Tim Page
[Photographer, b. 1944, Tunbridge Wells, Kent, lives in Brisbane, Australia.]

 Every good war picture becomes an anti-war picture. 

Olivia Parker
[Photographer, b. 1941, Boston, Massachusetts, lives in Manchester, Massachusetts.]

 If you don’t love making photographs do something else. 

Jean Pigozzi
[Photographer, collector, and Fiat fortune heir, b. 1952, Paris, lives in Geneva.]

 The moment when I press the shutter is fantastic, orgasmic, so charged with the hope that this will be a great, original, interesting, and perfectly composed photo. But like any other exciting thing in life, it is usually spoiled by some ridiculous, unpredictable, and annoying detail. 

Edgar Allan Poe
[Writer, b. 1809, Boston, Massachusetts, d. 1849, Baltimore, Maryland.]

 If we examine a work of ordinary art, by means of a powerful microscope, all traces of resemblance to nature will disappear—but the closest scrutiny of the photogenic drawing discloses only a more absolute truth, a more perfect identity of aspect with the thing represented. (1840)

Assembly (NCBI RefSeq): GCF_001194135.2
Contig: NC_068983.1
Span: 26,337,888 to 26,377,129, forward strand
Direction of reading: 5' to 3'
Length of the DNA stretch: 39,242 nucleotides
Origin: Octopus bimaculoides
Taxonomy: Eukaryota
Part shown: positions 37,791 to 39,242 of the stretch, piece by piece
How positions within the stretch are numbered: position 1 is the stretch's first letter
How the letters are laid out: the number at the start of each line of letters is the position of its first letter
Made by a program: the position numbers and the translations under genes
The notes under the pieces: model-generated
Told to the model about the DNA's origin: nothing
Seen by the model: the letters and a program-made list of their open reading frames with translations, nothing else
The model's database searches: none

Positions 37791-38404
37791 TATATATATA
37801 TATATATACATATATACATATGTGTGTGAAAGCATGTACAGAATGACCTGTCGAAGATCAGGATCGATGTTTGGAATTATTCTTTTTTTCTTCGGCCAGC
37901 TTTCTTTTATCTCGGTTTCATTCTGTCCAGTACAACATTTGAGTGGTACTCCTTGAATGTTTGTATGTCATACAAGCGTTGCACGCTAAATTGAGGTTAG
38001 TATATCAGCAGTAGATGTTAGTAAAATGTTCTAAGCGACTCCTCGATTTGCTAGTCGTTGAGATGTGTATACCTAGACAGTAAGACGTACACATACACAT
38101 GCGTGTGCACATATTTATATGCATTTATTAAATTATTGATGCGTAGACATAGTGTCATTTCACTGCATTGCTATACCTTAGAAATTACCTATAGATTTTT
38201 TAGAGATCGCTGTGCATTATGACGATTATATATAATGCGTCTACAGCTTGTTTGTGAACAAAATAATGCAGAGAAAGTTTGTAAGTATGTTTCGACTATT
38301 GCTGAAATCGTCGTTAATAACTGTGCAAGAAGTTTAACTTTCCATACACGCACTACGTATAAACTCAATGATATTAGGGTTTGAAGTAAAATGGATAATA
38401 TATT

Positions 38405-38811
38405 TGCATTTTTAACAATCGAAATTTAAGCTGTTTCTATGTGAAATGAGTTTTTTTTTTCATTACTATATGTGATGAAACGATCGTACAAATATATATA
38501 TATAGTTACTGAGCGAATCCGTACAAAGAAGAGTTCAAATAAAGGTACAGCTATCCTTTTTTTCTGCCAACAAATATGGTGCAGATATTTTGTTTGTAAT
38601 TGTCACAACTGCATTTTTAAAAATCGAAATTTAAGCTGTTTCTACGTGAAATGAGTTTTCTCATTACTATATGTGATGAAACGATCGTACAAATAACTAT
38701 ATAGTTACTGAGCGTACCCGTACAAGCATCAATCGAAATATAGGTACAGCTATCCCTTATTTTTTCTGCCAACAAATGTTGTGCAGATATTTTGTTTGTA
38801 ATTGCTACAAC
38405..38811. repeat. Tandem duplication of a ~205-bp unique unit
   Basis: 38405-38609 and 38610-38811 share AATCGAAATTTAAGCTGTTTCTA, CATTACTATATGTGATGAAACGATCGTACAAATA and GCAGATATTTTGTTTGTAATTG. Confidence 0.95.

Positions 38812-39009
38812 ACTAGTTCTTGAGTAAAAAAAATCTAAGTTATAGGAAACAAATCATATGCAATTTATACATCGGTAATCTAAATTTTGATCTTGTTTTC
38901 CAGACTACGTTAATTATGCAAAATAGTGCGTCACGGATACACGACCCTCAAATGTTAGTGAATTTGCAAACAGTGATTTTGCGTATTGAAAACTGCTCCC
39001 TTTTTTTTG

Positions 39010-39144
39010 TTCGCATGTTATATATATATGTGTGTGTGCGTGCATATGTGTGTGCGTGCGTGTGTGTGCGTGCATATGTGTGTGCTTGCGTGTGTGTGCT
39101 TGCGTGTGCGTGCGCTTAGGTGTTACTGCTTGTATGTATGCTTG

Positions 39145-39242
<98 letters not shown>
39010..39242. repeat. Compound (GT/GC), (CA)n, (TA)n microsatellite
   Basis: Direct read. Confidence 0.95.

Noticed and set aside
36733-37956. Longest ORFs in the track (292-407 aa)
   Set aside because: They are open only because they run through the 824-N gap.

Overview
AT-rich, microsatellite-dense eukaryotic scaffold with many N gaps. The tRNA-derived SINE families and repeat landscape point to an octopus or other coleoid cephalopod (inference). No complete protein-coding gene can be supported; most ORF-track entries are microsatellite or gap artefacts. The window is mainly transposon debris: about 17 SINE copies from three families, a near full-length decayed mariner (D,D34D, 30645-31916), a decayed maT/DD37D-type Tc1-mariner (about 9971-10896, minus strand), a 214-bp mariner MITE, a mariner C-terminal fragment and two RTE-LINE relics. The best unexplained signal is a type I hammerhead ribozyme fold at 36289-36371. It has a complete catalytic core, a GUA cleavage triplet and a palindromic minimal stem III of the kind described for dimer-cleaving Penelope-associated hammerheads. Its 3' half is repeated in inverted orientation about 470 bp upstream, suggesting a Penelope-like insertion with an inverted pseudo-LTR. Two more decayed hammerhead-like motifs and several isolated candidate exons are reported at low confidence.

Secondo Pia
[Lawyer and amateur photographer, b. 1855, Asti, Italy, d. 1941, Milan.]

 Shut up in my darkroom all intent on my work, I experienced a very strong emotion when, during the development, I saw for the first time the Holy Face appear on the plate, with such clarity that I was dumbfounded by it. (On his 1898 photograph which highlighted the alleged face in what is known as “the Shroud of Turin.”) 

Neil Postman
[Writer and media critic, b. 1931, New York, d. 2003, Queens, New York.]

 By itself photography cannot deal with the unseen, the remote, the internal, the abstract, it does not speak of “Man,” only of “a man”; not of “Tree,” only “a tree.” 

Kim Phúc
[Human being, subject of iconic photograph, b. 1963, Trang Bang, South Vietnam, lives in Ajax, Canada.]

 I wanted to escape that picture. I got burned by napalm, and I became a victim of war... but growing up then, I became another kind of victim. (On being the napalm-burned child in Nick Ut’s Pulitizer Prize-winning Vietnam War photograph made June 8, 1972) 

Sylvia Plath
[Poet, b. 1932, Boston, Massachusetts, d. 1963, London.]

 It is best to meet in a cul-de-sac,
A palace of velvet
With windows of mirrors.
There one is safe,
There are no family photographs,
No rings through the nose, no cries.